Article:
By Joe Clark
For The Herald Bulletin
Even after 25 years of helping people plan for their financial futures some things still shock me. There are what I call stragglers. Left behind accounts with money that some would deem insignificant compared to their other resources. It could be an old 401(k) plan or IRA. Perhaps it was even a $25-a-month contribution to a mutual fund. Not only are these stragglers tax traps now and certainly in the future but many times the performance is ignored and simply awful.
NerdWallet Investing analyzed over 13,000 of the largest mutual funds currently open to investors, in order to find the 12 most expensive yet worst performing mutual funds. The names may surprise you and the rationale for poor performance can sometimes be explained. Paying huge internal expenses is an entirely different story.
The worst performer based on NerdWallet’s findings was Oppenheimer Commodity Strategy Total Return Fund (QRACX) with an expense ratio of 2.22 percent and a five-year annualized return of negative 14.61 percent. Ouch! Does this make Oppenheimer a bad family of funds? Absolutely not! For the record, I am not a mutual fund fan, but you need to be able to lift the hood to understand the findings.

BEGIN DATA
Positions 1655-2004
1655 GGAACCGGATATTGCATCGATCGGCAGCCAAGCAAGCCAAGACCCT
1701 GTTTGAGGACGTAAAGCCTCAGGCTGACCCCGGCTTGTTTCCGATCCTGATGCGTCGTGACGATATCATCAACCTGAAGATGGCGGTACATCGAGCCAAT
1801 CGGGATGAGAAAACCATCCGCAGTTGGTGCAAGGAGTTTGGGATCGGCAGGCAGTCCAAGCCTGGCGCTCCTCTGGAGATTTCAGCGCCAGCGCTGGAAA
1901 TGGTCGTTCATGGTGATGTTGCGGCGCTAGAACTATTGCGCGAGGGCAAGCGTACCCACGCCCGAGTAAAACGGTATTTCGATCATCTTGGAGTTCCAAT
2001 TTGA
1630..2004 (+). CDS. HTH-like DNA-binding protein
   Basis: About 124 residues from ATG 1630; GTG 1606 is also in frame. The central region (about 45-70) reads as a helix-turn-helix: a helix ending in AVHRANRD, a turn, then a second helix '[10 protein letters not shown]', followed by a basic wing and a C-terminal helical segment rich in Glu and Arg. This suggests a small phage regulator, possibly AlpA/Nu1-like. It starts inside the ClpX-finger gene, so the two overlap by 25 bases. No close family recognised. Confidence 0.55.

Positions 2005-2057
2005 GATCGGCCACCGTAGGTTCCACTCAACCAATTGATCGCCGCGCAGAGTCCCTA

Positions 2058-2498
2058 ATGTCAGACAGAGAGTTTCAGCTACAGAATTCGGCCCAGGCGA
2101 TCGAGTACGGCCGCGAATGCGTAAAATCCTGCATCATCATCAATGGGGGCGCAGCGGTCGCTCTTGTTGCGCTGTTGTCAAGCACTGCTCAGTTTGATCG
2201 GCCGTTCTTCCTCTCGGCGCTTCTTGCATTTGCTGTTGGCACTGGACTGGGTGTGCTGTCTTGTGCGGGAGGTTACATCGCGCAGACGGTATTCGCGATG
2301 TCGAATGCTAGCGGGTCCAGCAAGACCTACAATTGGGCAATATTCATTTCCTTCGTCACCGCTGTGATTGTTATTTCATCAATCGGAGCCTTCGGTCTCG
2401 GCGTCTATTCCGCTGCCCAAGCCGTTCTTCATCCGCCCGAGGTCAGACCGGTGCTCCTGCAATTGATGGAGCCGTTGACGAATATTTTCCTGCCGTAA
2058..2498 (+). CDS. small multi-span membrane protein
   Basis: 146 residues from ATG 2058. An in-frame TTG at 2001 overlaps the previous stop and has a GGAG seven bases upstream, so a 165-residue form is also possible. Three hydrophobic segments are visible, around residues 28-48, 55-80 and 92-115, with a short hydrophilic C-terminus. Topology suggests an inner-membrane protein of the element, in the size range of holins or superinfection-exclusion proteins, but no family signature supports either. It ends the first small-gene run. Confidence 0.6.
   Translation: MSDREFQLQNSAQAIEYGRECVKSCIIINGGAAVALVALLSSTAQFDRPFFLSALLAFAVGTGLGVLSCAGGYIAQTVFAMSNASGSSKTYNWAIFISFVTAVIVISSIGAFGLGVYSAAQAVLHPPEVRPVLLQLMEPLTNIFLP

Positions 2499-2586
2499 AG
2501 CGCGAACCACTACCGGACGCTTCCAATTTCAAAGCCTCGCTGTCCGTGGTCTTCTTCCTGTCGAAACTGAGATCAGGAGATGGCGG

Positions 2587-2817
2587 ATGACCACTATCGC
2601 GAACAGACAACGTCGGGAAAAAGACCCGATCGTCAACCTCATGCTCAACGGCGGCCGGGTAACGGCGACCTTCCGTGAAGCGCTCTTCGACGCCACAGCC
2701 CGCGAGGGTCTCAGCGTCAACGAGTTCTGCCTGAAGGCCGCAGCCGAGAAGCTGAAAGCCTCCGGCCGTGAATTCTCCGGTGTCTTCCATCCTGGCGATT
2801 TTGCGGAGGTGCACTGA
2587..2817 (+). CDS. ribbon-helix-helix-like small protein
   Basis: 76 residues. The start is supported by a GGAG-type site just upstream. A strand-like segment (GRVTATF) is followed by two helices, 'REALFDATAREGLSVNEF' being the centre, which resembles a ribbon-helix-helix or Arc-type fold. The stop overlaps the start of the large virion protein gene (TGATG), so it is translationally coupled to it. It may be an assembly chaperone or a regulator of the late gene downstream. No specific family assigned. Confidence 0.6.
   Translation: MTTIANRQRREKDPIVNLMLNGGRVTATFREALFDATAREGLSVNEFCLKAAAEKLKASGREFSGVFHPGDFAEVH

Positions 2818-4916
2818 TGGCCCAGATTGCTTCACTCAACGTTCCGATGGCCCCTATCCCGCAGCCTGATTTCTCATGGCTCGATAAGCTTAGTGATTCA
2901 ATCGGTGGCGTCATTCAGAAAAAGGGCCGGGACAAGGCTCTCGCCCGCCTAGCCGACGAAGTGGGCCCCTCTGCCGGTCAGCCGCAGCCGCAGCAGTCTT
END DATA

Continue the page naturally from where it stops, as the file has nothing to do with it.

Many investors assume the managers of mutual funds will do their best under any circumstance to find the best investments. Some do and the professional world screams “style shift” at them when they go off the planned reservation. As a financial planner looking for asset classes that don’t necessarily go in the same direction (what we would call non-correlated) it is important for me that managers stay true to their job description.
The manager of any fund has the responsibility to ask in a fiduciary capacity for the trust that it manages. They are called upon to make the best possible decisions within the parameters of the investment playbook or prospectus. In the case of the aforementioned fund, it was a commodity fund. The manger was tasked with investing primarily in that investment space and any deviation would be known as “style shift.” The shift could occur from asset class size (large, mid or small cap) or sector (like saying you were invested in consumer discretionary stocks and buying industrial companies because they were performing better).
It is critical to understand the impact of what can happen to an investor who doesn’t understand the job function of the mutual fund manager. The manager does not know the individual investors and serves the trust that he or she is managing. Even if they have withdrawn their money from the fund because they recognize commodities in this case have had a challenging climate to succeed, they have no ability to call you and recommend you move your money to another strategy or fund.
When statements arrive in the mail, even those that seem to be relatively small and appear not worth your time and energy to inquire about, please think again. Don’t abandon your hard-earned dollars!
Joseph “Big Joe” Clark, whose column is published Sundays, is a certified financial planner. He can be reached at email@example.com or 640-1524.